And so it’s with that almost casual acknowledgment that undun reveals itself as a statement regarding the significance of life, and the insignificance we place on the strangers that we move through life with. It tells us this by taking one person’s struggle and demise and makes us aware of it, not so we can protest and mourn over him, but so we can say that we did know him. And while the album might not be the most conceptually impressive or even the most well-realized, it accomplishes the task of making something insignificant of significance to us. undun, like its subject matter, is a flawed listen, but it's in those flaws that the album best reveals its most intimate of intentions. And in some ways the album works better as a slightly blemished and broken piece, because like its protagonist it exits quietly while still leaving so much to say, and it's those pieces of work that weeks later are still being debated over that stand the true test of time.



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user ratings (446)
Chart.
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excellent
other reviews of this album
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Comments:Add a Comment 
Deviant.
Staff Reviewer
December 9th 2011


31158 Comments


I still write about hip hop

Digging: LV and Joshua Idehen - Islands

JesusChris
December 9th 2011


673 Comments


and write about it well, you do.

Chrisjon89
December 9th 2011


3624 Comments

Album Rating: 4.0

Good review. Album is great.

It's up there with the best I've heard this year but I agree that a few of the hooks are so-so.

Bloodbirds
December 9th 2011


250 Comments

Album Rating: 4.0

The album really kicks off for me after song no. 5. I need to listen to this more.

patrickfannon
December 9th 2011


886 Comments

Album Rating: 4.0

Fucking awesome review. I'm digging this more and more; might bump it up soon.

patroneyes
December 9th 2011


1919 Comments

Album Rating: 4.0

Great Review. I definitely agree with some points you brought up (some hooks do feel very forced, and the listener is indeed thrown into the story head first), but this review reads more like a 3.5, imo...

Regardless, this is a great album, and you provided great analysis, Deviant.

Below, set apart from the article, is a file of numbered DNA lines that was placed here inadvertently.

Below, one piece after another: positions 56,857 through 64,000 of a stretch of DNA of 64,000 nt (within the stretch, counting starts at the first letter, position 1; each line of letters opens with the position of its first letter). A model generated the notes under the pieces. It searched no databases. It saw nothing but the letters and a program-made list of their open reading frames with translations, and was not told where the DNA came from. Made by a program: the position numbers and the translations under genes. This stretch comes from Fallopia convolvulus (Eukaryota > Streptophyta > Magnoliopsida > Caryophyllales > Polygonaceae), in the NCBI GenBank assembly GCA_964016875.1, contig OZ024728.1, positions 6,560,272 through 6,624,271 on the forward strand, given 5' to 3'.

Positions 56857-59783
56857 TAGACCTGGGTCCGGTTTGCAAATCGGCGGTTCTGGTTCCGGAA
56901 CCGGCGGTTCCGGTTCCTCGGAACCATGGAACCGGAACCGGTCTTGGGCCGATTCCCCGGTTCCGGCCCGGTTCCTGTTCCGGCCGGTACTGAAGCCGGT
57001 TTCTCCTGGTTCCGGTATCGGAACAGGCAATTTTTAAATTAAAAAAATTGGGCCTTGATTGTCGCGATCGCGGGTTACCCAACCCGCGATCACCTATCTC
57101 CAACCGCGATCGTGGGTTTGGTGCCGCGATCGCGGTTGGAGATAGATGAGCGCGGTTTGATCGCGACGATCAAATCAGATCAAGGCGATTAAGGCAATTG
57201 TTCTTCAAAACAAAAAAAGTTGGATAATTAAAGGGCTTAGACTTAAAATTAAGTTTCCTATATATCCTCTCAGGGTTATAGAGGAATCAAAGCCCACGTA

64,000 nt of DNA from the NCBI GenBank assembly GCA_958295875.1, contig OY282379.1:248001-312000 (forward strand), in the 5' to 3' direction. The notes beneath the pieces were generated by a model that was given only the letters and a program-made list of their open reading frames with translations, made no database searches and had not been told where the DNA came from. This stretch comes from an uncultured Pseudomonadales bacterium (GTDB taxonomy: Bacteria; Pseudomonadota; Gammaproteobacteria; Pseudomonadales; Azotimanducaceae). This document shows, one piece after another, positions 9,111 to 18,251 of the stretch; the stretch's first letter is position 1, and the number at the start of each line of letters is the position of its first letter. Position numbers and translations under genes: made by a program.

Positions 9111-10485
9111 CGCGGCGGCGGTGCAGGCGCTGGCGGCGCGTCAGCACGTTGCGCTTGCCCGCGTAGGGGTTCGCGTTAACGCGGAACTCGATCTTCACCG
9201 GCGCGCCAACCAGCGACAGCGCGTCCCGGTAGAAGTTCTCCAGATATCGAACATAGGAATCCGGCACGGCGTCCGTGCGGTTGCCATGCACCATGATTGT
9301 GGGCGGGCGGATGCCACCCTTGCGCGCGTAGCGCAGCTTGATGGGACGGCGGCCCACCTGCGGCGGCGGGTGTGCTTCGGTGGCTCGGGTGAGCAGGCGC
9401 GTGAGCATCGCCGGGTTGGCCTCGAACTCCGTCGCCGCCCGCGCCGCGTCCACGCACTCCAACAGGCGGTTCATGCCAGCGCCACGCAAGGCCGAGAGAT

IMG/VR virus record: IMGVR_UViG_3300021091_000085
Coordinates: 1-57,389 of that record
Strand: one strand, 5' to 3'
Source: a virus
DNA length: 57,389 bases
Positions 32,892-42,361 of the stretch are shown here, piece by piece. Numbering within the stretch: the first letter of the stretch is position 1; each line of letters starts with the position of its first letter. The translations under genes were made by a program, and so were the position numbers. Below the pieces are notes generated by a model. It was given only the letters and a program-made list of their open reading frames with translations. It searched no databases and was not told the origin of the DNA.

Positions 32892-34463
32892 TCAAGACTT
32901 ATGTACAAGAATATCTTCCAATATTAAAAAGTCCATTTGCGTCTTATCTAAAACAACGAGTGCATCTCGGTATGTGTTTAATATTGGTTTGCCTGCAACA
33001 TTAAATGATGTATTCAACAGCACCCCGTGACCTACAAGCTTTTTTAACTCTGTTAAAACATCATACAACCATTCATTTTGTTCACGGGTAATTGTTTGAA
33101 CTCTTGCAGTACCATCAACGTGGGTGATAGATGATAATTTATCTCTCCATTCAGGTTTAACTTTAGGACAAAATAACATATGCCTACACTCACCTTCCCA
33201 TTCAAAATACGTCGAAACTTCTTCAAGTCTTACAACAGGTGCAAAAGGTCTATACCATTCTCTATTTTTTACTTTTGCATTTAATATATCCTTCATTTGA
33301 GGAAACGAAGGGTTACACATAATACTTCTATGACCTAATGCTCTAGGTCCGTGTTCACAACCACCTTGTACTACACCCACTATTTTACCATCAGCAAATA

Gyromania
December 9th 2011


15706 Comments

Album Rating: 4.5 | Sound Off

YOU STOLE MY FEATURE! But that's okay, because this review is, in a word, superb. I like the angle you approached this from and I'm glad to see that you're almost as into this as me.

Deviant.
Staff Reviewer
December 9th 2011


31158 Comments


Haha, sorry man

Added a bit more to the end

twlichty
December 9th 2011


3407 Comments

Album Rating: 4.0

good review

HenchmanOfSanta
December 9th 2011


1865 Comments

Album Rating: 4.0

Well all the other reviews just got destroyed.

Gyromania
December 9th 2011


15706 Comments

Album Rating: 4.5 | Sound Off

Well, that's maybe a little bit harsh, lol.

astrel
December 9th 2011


2614 Comments


Not that it really matters, but I think it is supposed to be spelled as Stephens, not Stevens.

tsundereSCIENCE
December 9th 2011


152 Comments


So this is pretty cool

Gyromania
December 10th 2011


15706 Comments

Album Rating: 4.5 | Sound Off

Question: isn't "Emcee" a more formal way of saying "MC"?

Deviant.
Staff Reviewer
December 10th 2011


31158 Comments


yip

Inveigh
December 10th 2011


24963 Comments

Album Rating: 3.0

love the beats/music on this, probably more than most of their recent albums. It just doesn't seem quite as complete, lyrically, as some of the other top hip hop albums this year (Phonte, Big K.R.I.T, Raekwon, etc).

I mean I know it's a concept album and all, but it still just seems... idk, incoherent? I thought a lot of Oneirology bordered on cheesy, and doesn't really drift into that territory, but this manages to be both linear and incomplete at the same time.

still a really enjoyable listen though. excellent review as always homie.

jefflebowski
December 10th 2011


8242 Comments

Album Rating: 4.0

fantastic review

Digging: Brian Eno and Karl Hyde - High Life

Iai
Emeritus
December 10th 2011


3553 Comments

Album Rating: 2.5

The ratings chart for this shocks me, not gonna lie.

scissorlocked
December 10th 2011


3509 Comments


review is excellent

Gyromania
December 10th 2011


15706 Comments

Album Rating: 4.5 | Sound Off

This is lame but Goblin is cool?

"The ratings chart for this shocks me, not gonna lie."

Niiiiiiiiiick nooooooooo.